Microsoft wants “Competitive Pricing” for digital games
Microsoft’s mouthpiece “Major Nelson” recently suggested that competitive pricing for digital Xbox One games is “on the agenda”. This has raised a few questions in the industry, our shop was contacted by a gaming magazine on our opinion on the matter. I gave them a quick response & decided to extrapolate them properly into an article.
One of the questions we were posed with was wether Microsoft could initiate digital prices low enough to compete. They can definitely compete with most of the high street on new titles, especially when they’re handling games they publish themselves. When it’s third party publishers, I’m sure they’ll be able to broker a deal both parties are happy with. If Microsoft had their way, this would have been an all digital console. It recently surfaced that the Xbox One almost shipped without a disc drive, the only reason they added one was the suggestion that consumers would require huge bandwidth for downloading 50GB games. I suspect that the next revision of the Xbox One may be digital only.
We were then asked if we thought consumers would really ditch retail over cheaper digital. Lots of consumers go for convenience, this is one of the big reasons why the bricks and mortar stores struggle these days. Many shoppers rely on online purchasing. The whole process has been even more streamlined in recent times. Most people have dedicated retail apps on their phones, they can look up a game and order it within minutes and it can arrive on their doorstep a day later. The in store benefits and appeal are losing their footing with the masses, as it does so, I think the physical disc loses some of its merit. They often already add exclusive content for digital releases, with prices becoming more competitive it’ll only make things harder. How can shops like us convince people we’re the right outlet to acquire games.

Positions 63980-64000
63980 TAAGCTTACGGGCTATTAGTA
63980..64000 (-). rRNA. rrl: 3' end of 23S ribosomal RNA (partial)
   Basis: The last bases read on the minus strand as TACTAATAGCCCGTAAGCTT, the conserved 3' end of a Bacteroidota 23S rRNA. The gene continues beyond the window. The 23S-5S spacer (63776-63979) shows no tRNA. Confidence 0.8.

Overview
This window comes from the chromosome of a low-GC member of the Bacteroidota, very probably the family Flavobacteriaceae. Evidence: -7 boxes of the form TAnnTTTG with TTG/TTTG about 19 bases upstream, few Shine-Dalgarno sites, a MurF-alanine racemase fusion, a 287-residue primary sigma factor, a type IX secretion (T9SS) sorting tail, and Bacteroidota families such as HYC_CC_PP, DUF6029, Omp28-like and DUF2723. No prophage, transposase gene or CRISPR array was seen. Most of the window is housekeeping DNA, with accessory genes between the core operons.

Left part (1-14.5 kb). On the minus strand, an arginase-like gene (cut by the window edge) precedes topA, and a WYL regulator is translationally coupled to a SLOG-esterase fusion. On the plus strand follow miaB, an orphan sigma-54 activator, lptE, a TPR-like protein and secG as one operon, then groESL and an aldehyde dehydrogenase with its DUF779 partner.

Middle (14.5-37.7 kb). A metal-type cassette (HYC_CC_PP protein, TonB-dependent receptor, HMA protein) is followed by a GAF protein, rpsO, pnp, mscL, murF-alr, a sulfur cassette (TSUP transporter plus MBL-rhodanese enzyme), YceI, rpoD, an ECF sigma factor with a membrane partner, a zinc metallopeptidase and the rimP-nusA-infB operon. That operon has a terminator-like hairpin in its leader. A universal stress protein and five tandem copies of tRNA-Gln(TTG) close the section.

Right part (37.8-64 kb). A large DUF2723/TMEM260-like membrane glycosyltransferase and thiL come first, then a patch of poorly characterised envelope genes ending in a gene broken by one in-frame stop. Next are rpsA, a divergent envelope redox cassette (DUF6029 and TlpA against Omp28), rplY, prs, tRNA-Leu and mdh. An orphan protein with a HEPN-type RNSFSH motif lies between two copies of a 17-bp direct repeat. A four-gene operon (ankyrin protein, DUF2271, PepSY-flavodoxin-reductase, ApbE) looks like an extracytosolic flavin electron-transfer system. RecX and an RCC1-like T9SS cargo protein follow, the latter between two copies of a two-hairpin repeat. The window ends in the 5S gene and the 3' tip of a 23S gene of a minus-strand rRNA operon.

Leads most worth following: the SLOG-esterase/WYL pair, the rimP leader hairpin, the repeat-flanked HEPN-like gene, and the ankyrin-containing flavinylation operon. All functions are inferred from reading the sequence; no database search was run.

The last main enquiry was about the impact on retailers who would sell the console. The impact on us selling machines is huge, we’d probably just not stock the machine. We make a pittance on selling the Xbox One, the idea is that we gain a customer from each console sold. If the console is the last line of income from each customer, why would we stock it at all. The opposite side of this is the impact retail support has on consoles, it’s a big difference, ask the PSP Go how much retail support matters. A concept that seemingly died instantly, mostly due to retailers not benefiting from its sales. If the Xbox One had a bigger install base, I think they’d stand a better chance of making this work. If they lose shop support so early on, they’ll only trail Sony further in the eighth generation race.